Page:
We sampled hawkmoths with 175 W mercury vapour lights in Malaysia (peninsular and Borneo) during March 2012 and focused on three choerocampine species, Cechenena lineosa, Theretra boisduvalii and Theretra nessus. We tethered moths in free flight at the end of a 5 mm diameter hollow plastic rod; a monofilament line was tied between the thorax and abdomen, threaded through the rod and held securely while the flying moth was queried for acoustic response to tactile stimulation and playback of bat attacks. We examined acoustic responses in several tethering scenarios and elected to use the above method, as it did not interfere with sound production. To record moth sounds, we used Avisoft UltraSoundGate 116 Hn hardware (sampling at 375 kHz onto a laptop computer running Avisoft Recorder software) and a CM16 condenser microphone (±3 dB, 20–140 kHz) positioned 10 cm from the posterior end of the moth's abdomen (location of the sound-producing structures). Using the same computer and software, we presented moths with three echolocation attack sequences played back via an Avisoft UltraSoundGate Player BL Pro Speaker/Amplifier (±6 dB, 20–110 kHz, playback sampling rate 250 kHz) placed 10 cm from the moth's head (location of ultrasound-sensitive ears): in order of playback, Lasiurus borealis, Eptesicus fuscus, and a synthetic bat attack designed to approximate the echolocation behaviour of several bat species (see the electronic supplementary material, figure S1, for details). We obtained recordings of Eptesicus and Lasiurus biosonar attacks in a flight room as bats attacked mealworms tethered 10 cm from the same microphone as above. While these bat genera are not found in Malaysia, the family (Vespertilionidae) is well represented at our sample sites. The final second of biosonar attacks is similar across bats [12] and as hawkmoths cannot discriminate frequency [13,14], the temporal and amplitude dimensions of the attack are the relevant parameters. On a subsequent expedition (April 2013), we queried three C. lineosa moths with a ‘Malaysian synthetic attack sequence’ created from the echolocation attack of Kerivoula papillosa (characteristics taken from fig. 1 in [15]) to further address issues of the ecological relevance of our playback stimuli. Each attack was approximately 700–900 ms in duration and had a peak equivalent sound pressure level (SPL) of 116 ± 2 dB, as measured by a B&K ¼″ microphone (grid off) at 10 cm (±0.5 dB, 1–100 kHz). Four seconds of silence separated the playback of each attack. Voucher specimens are stored in the collection of the FLMNH, University of Florida; acoustic files are archived at the Cornell Laboratory of Ornithology Macaulay Library (accession no. ACC3006).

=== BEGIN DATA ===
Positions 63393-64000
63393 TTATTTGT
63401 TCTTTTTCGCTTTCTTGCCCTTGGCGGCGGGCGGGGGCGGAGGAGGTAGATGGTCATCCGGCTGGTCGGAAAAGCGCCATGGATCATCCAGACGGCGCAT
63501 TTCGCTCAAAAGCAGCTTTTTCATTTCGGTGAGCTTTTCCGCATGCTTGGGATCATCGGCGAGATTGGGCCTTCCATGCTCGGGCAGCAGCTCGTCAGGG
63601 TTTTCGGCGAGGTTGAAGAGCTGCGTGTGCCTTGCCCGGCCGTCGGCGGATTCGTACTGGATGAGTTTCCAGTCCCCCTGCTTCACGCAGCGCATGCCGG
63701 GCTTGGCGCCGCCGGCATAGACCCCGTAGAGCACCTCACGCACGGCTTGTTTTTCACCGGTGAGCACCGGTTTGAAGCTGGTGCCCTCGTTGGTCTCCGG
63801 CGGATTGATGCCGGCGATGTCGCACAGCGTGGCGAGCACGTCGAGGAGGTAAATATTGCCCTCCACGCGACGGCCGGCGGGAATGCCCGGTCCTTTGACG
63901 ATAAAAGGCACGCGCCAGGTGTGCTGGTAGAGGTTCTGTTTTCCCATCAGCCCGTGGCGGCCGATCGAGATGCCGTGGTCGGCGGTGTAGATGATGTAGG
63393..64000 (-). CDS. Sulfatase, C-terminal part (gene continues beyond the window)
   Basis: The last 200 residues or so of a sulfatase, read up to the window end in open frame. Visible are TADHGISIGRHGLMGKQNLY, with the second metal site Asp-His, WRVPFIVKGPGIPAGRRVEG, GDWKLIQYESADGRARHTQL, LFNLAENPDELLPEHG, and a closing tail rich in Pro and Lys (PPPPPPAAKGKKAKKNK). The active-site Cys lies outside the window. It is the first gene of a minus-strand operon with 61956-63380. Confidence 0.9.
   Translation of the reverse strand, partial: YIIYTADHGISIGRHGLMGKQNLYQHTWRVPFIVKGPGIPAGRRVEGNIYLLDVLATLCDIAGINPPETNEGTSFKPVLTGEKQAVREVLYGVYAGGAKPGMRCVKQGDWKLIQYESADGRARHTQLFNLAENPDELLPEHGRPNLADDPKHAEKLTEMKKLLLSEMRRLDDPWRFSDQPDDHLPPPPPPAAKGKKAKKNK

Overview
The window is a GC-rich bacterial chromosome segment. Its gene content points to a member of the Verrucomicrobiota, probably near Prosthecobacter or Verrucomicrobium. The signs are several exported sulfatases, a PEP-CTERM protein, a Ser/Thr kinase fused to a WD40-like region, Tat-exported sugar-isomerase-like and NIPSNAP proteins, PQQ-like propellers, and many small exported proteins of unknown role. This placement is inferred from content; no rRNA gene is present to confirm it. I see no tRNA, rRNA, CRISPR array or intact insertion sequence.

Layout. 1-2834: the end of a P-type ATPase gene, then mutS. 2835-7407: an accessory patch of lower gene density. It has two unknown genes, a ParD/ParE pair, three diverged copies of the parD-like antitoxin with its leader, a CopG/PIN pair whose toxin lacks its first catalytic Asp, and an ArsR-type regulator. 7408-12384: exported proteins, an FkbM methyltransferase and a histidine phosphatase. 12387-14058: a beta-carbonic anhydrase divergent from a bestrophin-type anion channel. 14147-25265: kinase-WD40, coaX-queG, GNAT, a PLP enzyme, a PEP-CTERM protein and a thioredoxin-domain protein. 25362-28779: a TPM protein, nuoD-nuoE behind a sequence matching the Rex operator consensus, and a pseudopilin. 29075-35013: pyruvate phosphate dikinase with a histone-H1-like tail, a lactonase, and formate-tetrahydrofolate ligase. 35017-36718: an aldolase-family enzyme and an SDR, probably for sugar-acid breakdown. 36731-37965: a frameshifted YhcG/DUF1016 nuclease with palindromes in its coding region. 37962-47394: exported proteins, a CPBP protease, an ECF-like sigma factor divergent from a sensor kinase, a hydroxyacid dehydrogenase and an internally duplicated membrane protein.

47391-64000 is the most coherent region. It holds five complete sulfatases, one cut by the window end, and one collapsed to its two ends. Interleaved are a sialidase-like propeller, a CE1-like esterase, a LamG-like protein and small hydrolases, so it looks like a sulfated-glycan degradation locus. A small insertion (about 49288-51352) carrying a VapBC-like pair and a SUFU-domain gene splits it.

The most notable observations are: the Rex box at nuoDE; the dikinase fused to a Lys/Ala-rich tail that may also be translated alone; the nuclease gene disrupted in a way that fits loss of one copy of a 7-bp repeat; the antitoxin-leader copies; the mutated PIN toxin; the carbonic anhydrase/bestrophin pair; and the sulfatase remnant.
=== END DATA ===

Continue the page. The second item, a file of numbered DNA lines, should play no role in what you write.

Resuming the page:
(b) Analysis